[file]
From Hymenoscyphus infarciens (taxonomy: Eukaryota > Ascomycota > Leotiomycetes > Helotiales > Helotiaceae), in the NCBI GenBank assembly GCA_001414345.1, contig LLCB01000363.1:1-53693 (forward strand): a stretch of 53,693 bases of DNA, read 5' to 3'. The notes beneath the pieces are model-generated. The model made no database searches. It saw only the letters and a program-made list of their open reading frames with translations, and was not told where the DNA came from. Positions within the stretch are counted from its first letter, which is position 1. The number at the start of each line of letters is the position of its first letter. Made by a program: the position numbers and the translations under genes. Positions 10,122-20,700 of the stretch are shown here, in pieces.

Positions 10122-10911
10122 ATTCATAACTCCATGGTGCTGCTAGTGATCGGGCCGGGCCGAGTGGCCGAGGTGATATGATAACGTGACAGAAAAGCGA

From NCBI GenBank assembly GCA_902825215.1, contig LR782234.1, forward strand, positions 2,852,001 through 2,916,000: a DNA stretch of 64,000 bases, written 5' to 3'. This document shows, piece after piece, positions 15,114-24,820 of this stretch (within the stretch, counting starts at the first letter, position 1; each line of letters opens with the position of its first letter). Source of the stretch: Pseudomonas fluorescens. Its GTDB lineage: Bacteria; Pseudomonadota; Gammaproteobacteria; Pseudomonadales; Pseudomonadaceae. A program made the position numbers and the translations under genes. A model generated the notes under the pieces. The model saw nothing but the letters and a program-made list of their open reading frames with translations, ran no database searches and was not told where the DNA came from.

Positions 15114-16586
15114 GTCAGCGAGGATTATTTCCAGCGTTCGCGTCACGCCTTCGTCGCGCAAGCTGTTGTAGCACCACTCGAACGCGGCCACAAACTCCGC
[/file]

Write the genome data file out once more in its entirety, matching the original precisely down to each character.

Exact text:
From Hymenoscyphus infarciens (taxonomy: Eukaryota > Ascomycota > Leotiomycetes > Helotiales > Helotiaceae), in the NCBI GenBank assembly GCA_001414345.1, contig LLCB01000363.1:1-53693 (forward strand): a stretch of 53,693 bases of DNA, read 5' to 3'. The notes beneath the pieces are model-generated. The model made no database searches. It saw only the letters and a program-made list of their open reading frames with translations, and was not told where the DNA came from. Positions within the stretch are counted from its first letter, which is position 1. The number at the start of each line of letters is the position of its first letter. Made by a program: the position numbers and the translations under genes. Positions 10,122-20,700 of the stretch are shown here, in pieces.

Positions 10122-10911
10122 ATTCATAACTCCATGGTGCTGCTAGTGATCGGGCCGGGCCGAGTGGCCGAGGTGATATGATAACGTGACAGAAAAGCGA

From NCBI GenBank assembly GCA_902825215.1, contig LR782234.1, forward strand, positions 2,852,001 through 2,916,000: a DNA stretch of 64,000 bases, written 5' to 3'. This document shows, piece after piece, positions 15,114-24,820 of this stretch (within the stretch, counting starts at the first letter, position 1; each line of letters opens with the position of its first letter). Source of the stretch: Pseudomonas fluorescens. Its GTDB lineage: Bacteria; Pseudomonadota; Gammaproteobacteria; Pseudomonadales; Pseudomonadaceae. A program made the position numbers and the translations under genes. A model generated the notes under the pieces. The model saw nothing but the letters and a program-made list of their open reading frames with translations, ran no database searches and was not told where the DNA came from.

Positions 15114-16586
15114 GTCAGCGAGGATTATTTCCAGCGTTCGCGTCACGCCTTCGTCGCGCAAGCTGTTGTAGCACCACTCGAACGCGGCCACAAACTCCGC